Associates Degree in Criminal Justice
The new Associate of Science degree in Criminal Justice is designed for adult learners. While the program is available to all students interested in the field, including those with no prior college experience, it will be especially appealing to adult learners who are graduates from approved law enforcement training academies, as well as those who have completed some college credits from other institutions of higher learning who want to finish earning their associate degree in Criminal Justice.
Offered on campus and online, Rosemont's Associate of Science Degree in Criminal Justice is designed for working professionals interested in pursuing a new career in the criminal justice system. The degree is also useful if you're already employed in the field and you desire to upgrade your professional skills. The curriculum, consisting of a flexible 60-credit (20 courses) curriculum offered on campus and online, is designed for working professionals.
Improved Career Opportunities and Skills
- For many law enforcement officers within the Greater Philadelphia Region, the completion of an associate degree can result in pay increases of $300 to $2,500 depending on their collective bargaining agreement.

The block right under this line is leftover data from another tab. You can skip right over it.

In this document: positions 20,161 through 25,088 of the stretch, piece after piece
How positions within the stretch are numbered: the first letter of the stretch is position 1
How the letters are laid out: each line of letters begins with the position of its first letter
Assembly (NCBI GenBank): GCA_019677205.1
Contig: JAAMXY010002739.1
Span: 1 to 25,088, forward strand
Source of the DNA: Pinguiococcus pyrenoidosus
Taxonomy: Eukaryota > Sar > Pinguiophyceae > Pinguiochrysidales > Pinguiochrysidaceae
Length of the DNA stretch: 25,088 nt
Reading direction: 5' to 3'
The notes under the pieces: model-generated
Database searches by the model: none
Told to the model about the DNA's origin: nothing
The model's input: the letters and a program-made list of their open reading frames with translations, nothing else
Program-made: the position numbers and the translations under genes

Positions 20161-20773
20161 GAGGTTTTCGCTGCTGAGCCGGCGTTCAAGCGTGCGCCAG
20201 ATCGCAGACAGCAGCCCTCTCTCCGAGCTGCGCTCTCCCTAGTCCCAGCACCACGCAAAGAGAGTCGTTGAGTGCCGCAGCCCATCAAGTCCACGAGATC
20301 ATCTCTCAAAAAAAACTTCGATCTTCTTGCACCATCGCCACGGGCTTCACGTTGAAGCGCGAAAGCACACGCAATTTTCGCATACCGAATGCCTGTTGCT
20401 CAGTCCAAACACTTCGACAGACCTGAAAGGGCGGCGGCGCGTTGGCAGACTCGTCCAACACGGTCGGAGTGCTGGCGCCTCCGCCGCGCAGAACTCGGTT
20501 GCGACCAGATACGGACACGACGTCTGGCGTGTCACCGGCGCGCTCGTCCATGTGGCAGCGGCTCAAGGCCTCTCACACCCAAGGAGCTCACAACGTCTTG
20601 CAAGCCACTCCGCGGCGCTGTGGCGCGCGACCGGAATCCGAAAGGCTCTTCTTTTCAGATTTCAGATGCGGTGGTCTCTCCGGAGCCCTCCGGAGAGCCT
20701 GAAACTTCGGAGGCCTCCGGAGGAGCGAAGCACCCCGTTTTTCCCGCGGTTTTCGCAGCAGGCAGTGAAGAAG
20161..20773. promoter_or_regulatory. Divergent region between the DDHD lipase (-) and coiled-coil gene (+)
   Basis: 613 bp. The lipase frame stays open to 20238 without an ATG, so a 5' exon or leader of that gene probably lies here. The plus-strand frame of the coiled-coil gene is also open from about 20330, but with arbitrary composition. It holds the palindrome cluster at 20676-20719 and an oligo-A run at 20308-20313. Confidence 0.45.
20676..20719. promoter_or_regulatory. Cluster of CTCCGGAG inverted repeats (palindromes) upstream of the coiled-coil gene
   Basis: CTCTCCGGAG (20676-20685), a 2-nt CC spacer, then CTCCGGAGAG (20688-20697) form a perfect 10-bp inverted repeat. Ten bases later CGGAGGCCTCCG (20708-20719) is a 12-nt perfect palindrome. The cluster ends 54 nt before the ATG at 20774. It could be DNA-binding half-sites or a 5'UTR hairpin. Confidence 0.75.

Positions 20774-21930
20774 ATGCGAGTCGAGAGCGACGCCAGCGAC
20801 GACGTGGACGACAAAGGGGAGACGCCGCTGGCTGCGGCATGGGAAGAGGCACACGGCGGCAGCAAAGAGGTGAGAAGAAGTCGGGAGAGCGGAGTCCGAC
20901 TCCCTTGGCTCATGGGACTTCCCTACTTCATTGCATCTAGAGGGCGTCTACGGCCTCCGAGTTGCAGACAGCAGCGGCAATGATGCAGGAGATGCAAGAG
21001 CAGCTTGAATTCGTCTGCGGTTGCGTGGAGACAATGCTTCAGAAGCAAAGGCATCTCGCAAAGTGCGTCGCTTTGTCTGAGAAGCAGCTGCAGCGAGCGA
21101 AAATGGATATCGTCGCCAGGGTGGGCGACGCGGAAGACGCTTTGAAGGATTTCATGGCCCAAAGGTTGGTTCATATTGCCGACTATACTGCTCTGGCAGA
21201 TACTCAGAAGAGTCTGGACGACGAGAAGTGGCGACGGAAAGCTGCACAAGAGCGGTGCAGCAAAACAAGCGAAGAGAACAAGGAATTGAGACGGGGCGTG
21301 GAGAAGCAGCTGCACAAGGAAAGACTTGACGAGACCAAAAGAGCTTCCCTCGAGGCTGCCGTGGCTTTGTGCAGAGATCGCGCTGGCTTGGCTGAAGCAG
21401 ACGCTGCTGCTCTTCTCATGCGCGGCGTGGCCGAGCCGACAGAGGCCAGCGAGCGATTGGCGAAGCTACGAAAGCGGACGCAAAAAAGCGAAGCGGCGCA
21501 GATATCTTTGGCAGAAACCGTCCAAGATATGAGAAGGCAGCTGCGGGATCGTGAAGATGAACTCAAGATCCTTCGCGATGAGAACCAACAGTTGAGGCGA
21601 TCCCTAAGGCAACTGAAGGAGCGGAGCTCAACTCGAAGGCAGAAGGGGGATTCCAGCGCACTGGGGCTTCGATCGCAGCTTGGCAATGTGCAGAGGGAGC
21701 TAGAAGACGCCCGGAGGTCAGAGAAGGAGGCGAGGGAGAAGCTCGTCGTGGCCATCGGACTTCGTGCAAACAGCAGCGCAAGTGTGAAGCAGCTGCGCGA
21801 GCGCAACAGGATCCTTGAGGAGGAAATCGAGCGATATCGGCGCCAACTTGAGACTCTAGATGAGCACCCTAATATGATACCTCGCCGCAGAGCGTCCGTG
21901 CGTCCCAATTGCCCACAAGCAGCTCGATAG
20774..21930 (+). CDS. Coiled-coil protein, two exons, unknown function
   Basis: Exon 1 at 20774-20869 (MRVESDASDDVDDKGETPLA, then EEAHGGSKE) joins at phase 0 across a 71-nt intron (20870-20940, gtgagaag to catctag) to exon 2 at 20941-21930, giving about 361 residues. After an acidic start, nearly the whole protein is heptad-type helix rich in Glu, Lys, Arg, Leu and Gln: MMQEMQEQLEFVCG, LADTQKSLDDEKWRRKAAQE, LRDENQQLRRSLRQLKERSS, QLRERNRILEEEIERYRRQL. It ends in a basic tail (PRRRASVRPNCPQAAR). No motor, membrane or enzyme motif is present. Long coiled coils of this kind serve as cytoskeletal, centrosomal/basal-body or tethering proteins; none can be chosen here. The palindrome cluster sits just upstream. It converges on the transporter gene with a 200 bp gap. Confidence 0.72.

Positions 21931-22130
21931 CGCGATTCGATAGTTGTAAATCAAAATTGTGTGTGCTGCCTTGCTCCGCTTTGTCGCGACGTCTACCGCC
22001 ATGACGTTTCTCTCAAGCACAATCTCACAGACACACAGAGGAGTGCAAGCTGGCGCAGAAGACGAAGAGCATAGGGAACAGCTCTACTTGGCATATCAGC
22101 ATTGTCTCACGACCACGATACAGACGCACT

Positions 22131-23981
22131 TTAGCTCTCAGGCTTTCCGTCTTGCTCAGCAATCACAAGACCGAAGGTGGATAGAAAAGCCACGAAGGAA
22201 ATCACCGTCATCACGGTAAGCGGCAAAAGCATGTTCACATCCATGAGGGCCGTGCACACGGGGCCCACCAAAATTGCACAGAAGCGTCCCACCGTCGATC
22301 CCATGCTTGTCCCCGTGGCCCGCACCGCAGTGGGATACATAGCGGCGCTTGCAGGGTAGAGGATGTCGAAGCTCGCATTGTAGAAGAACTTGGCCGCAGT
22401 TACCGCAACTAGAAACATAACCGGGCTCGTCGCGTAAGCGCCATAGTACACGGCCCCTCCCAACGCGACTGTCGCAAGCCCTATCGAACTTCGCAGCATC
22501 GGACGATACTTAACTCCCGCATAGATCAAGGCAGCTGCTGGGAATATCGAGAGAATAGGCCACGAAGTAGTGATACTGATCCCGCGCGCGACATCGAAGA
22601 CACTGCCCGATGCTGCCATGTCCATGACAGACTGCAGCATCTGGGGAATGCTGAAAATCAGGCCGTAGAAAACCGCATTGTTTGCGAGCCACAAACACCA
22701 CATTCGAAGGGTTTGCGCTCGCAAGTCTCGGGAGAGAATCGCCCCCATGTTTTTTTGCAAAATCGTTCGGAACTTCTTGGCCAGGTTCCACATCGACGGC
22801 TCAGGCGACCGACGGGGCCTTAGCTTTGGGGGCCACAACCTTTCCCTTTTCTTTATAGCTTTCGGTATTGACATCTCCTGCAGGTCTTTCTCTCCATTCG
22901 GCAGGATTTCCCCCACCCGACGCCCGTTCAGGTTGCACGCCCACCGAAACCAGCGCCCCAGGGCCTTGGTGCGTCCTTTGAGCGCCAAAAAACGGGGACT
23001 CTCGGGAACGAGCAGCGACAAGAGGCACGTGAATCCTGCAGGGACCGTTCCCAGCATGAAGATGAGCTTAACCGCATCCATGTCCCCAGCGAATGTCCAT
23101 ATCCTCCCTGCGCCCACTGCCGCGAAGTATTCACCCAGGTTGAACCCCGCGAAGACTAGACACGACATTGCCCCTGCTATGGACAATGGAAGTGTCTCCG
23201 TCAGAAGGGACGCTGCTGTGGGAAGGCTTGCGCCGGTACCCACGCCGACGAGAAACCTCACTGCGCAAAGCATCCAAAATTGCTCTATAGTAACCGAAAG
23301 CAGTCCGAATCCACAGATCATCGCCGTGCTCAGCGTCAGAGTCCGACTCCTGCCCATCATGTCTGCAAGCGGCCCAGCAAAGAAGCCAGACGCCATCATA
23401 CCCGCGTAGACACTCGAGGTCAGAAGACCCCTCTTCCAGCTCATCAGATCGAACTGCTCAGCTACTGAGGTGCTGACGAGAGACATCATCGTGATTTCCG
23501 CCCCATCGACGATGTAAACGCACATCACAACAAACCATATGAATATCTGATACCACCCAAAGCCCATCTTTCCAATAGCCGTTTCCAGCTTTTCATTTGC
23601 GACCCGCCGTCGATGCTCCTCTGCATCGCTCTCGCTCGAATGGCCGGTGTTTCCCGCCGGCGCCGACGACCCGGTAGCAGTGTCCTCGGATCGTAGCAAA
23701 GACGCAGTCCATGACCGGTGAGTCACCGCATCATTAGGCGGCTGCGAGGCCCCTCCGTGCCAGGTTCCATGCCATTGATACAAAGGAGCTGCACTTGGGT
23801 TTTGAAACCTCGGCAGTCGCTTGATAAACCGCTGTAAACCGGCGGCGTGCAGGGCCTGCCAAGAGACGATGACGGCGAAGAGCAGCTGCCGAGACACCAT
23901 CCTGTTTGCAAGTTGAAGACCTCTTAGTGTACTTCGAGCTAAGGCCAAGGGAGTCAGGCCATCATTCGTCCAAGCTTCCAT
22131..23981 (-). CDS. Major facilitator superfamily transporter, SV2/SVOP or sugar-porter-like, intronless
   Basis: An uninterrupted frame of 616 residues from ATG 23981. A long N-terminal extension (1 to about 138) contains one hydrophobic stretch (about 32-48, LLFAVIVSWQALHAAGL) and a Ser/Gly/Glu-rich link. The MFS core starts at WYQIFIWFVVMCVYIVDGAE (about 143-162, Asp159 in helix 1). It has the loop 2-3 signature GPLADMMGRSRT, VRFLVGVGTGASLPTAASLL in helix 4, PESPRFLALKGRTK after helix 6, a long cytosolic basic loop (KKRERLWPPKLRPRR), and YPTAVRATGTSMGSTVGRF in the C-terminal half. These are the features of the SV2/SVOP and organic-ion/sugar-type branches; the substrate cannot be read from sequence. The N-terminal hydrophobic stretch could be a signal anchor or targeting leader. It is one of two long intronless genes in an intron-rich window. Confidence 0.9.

- Graduates of the program will gain the skills needed for careers in law enforcement, corrections, probation and parole, courts/judiciary, juvenile centers, alternative education, and private security sectors.
Further educational pathways: If you complete the asssociate's degree, you'll have the opportunity to transition seamlessly into Rosemont’s bachelor’s program in Criminal Justice. Qualified graduates may transfer into the junior year of the Rosemont baccalaureate program in criminal justice, saving both time and money. Rosemont also offers a Master of Arts in Homeland Security (MA-HLS) degree.
Credit from Other Institutions
If you've graduated from an approved law enforcement academy or another college, you may have your official transcripts evaluated to potentially transfer up to 18 credits to the ASCJ program.